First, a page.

The first things you will need to learn are how to hold and move the sticks properly, the basics of music reading, and how to keep a steady beat. Using correct grip and movement techniques are critical to your development and also important for hand health to avoid injuries from playing in ways that can strain muscles or irritate your wrists. Understanding the written music not only ensures that you can practice effectively at home between classes by confidently reading the notes but also as you become a better drummer gives you a limitless potential of how many drum scores you can learn by reading them yourself. And finally keeping a steady beat is the primary job of a drummer, so we can drive the band!
The most important thing you can do while learning the basics is to practice every single day. You don't have to set aside hours, in fact for the first few months, you only need 15 to 20 minutes broken up into 5-minute sessions to work on your techniques and exercises. This small but consistent effort will have you playing comfortably and confidently before you know it!
Learning the Tenor Drum
During your first class, you will receive a pair of pipe band tenor drum mallets. These are special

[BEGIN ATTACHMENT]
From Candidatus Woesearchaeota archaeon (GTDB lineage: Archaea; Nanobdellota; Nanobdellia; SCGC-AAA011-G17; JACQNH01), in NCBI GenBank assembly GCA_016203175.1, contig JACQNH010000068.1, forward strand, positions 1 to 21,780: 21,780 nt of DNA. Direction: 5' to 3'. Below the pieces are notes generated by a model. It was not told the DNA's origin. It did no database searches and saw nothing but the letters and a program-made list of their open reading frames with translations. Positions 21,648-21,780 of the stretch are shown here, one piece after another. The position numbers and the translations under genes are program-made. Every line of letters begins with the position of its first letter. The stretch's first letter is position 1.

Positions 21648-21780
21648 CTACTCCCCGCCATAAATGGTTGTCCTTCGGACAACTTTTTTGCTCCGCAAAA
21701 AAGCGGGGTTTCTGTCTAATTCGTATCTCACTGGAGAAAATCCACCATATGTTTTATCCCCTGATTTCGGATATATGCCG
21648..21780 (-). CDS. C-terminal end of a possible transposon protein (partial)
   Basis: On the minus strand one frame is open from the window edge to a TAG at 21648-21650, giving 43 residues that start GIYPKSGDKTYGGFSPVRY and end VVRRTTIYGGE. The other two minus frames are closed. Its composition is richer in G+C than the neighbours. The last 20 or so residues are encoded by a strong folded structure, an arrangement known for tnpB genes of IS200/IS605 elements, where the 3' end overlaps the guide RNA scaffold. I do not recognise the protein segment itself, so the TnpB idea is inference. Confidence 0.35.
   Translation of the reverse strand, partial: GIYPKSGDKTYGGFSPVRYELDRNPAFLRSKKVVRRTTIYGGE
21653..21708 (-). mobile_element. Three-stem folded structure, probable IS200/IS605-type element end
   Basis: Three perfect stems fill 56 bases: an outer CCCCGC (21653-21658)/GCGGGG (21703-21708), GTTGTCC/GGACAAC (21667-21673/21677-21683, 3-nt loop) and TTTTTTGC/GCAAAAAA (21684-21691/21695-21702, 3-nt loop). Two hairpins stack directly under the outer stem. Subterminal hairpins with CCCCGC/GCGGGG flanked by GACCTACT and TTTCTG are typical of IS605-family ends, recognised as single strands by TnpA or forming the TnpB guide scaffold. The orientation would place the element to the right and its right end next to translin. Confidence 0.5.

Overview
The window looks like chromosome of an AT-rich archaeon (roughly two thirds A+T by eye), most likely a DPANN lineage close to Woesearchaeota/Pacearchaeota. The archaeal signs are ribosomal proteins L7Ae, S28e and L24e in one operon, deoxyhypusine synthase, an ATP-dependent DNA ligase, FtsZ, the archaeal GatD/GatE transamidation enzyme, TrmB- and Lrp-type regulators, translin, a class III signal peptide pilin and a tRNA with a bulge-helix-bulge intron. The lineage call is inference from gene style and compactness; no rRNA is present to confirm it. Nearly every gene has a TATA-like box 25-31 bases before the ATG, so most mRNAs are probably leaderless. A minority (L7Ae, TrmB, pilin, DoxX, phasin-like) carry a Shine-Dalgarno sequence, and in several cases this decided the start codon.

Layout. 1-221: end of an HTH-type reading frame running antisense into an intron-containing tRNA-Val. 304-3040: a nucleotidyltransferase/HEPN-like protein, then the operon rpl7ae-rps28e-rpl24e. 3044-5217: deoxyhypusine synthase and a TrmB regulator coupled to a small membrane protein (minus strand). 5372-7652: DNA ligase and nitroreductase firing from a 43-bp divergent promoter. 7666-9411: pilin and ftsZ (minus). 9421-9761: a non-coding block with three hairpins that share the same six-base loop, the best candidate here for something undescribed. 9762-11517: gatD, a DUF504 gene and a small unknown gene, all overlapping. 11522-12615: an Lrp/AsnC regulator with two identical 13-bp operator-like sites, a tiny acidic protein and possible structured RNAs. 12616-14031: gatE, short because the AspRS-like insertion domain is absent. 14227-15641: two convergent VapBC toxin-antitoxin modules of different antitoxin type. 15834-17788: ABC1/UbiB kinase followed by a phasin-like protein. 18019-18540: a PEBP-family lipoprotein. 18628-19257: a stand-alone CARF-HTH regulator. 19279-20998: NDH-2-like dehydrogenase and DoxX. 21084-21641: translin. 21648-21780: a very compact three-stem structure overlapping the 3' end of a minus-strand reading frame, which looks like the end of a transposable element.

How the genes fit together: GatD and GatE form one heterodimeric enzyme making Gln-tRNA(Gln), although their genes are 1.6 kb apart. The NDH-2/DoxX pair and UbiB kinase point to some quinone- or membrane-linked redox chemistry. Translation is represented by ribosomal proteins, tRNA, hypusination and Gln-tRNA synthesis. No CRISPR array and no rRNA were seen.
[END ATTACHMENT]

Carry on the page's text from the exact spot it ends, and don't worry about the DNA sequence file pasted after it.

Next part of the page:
and are the only thing you need to learn the unique art of tenor drumming. We select a very specific type of mallet for use by our students which will help develop good basic skills. With care during and between uses, these mallets should last a year or more. As you become a performer, you will likely end up acquiring several pairs of mallets and can always use older ones as practice gear to save wear on the newer ones.
There are two parts to becoming a pipe band tenor drummer. The fact that you are a drummer means that you will need to learn how to properly hold your mallets, basics of reading music, and how to keep a steady beat. The first few weeks of tenor drumming is focused on these basic playing skills as they form the foundation for all drummers regardless of what kind of drum they use. The next stage is integrating the infamous visual art of stick movement and spinning! It can be very exciting but is also important to be learned correctly at first so that you become so comfortable with your mallets that you can create an infinite possibility of visual displays.
You are going to need to practice. Daily attention is needed to make sure that you lock in new skills and keep improving all the time. Consider a few 5-minute sessions per day as a great way to start while you're learning the basics. This approach not only keeps it feeling fun and fresh while providing your brain and muscles a chance to get used to how tenor drummers bring music to life.